The Effectiveness Monitoring Committee is an advisory body to the Board of Forestry and Fire Protection, intended to fund robust scientific research aimed at testing the efficacy of the California Forest Practice Rules and other natural resource protection statutes, laws, codes, and associated regulations, which address natural resource issues including, but not limited to, watershed science, wildlife concerns, and wildfire hazard.
The Effectiveness Monitoring Committee (EMC) is seeking project proposals that:
(1) Address one or more of the EMC’s Research Themes and Critical Monitoring Questions and;
(2) Address natural resource protection issues that are important for California forestlands.
The critical monitoring questions are organized under 12 Research Themes. Six prioritized critical questions were determined by vote amongst the current EMC members at the beginning of each calendar year:
Are the FPRs and associated regulations effective in...
Question 1h: managing WLPZs to reduce or minimize potential fire behavior and rate of spread? Question 5a: maintaining and restoring the distribution and quality of foraging, rearing and spawning habitat for anadromous salmonids? Question 6d: managing forest structure and stocking standards to promote wildfire resilience? Question 6f: in mitigating or reducing the cumulative impacts of post-fire recovery and management actions in affected watersheds? Question 12a: improving overall forest wildfire resilience and the ability of forests to respond to climate change (e.g., in response to drought or bark beetle; reducing plant water stress) and variability, and extreme weather events (evaluate ecosystem functional response to fuel reduction and forest health treatments)? Question 12b: maintaining conifer and broadleaf stands which are well adapted to climate in order facilitate riparian functions (e.g., shade, temperatures, primary productivity, stream flow)?
I. FUNDING AVAILABILITY. Funding available for newly proposed projects is as follows: $927,595 over three FYs (2023/24, 2024/25, and 2025/26), comprising $220,524 in FY 2023/24; $282,071 in FY 2024/25; and $425,000 in FY 2025/26.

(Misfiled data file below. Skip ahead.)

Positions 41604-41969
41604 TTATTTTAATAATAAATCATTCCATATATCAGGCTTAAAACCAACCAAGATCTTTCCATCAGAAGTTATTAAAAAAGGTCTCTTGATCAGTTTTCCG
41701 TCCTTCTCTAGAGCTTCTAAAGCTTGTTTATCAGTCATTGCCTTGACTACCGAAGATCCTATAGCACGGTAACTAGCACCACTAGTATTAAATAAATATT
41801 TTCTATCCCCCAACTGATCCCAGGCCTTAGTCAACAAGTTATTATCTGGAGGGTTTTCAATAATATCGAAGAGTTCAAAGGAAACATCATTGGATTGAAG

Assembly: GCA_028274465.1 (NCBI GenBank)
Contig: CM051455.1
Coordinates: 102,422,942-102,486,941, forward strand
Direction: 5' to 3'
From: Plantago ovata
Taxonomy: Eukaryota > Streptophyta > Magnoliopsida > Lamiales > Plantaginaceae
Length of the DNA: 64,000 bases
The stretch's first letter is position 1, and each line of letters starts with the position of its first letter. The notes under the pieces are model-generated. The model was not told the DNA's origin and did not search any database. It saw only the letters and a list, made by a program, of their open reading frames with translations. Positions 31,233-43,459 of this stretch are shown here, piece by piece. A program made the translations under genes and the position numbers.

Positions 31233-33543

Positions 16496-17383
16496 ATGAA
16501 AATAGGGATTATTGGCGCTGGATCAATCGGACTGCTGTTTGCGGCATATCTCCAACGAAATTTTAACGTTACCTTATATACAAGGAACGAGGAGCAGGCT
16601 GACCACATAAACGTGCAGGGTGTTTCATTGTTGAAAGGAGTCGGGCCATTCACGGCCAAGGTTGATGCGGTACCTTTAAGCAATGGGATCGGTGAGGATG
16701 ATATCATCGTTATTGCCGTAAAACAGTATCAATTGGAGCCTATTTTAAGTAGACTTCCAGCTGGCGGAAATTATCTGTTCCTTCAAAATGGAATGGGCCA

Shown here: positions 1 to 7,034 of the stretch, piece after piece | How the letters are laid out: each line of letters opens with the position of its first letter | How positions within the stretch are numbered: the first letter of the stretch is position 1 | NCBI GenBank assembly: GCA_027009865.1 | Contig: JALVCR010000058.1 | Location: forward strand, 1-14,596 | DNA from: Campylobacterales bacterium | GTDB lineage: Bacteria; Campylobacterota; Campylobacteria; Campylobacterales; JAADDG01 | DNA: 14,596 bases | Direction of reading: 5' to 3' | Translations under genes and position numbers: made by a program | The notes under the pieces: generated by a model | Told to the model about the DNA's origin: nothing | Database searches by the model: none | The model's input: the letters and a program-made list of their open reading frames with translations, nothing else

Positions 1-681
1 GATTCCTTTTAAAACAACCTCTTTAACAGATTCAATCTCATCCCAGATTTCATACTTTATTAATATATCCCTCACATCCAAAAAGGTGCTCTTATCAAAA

II. AWARD LIMITATIONS. Applicants requesting more than the stated annual amount available for funding will not be considered. In the case that EMC funding for the full three years is awarded to one new project, project solicitation may not occur in the subsequent two FYs. While the EMC may choose to fund projects that span multiple FYs up to the annual funding cap, the EMC generally prefers to fund multiple research projects annually. Proposers should keep this in mind when developing their project and annual budget requests. Longer-term projects (greater than three years) may re-apply for funding for additional years through the competitive grants process advertised in the EMC’s Request for Proposals.
a. ELIGIBLE ACTIVITIES. Eligible projects will test one or more specific FPRs or other rule/regulation under the Board’s jurisdiction and addresses one or more of the EMC’s Research Themes and Critical Monitoring Questions. Proposed projects must apply to activities on private timberlands in California. Projects on public land may be eligible provided they clearly apply to the activities and systems that also exist on non-federal timberland.
b. ELIGIBLE ORGANIZATIONS. Eligible applicants are local, state, and federal agencies including federal land management agencies; institutions of higher education; special purpose districts; Native American tribes; private landowners; for-profit entities; and non-profit 501(c)(3) organizations.
- Public Agency
- Tribal Government
Eligible applicants are local, state, and federal agencies including federal land management agencies; institutions of higher education; special purpose districts (e.g., public utilities districts, fire districts, conservation districts, and ports); Native American tribes; private landowners; for-profit entities; and non-profit 501(c)(3) organizations (e.g., fire safe councils, land trusts).
Proposed projects should focus on large, landscape-scale forestlands composed of one or more landowners, which may cover multiple jurisdictions. Proposed projects that have a wide geographic scope or a wide applicability of results within the State are preferred. Projects on public land may be eligible for EMC funding provided they clearly apply to the activities and systems that also exist on non-federal timberland.
How to Apply
State agencies/departments recommend you read the full grant guidelines before applying.
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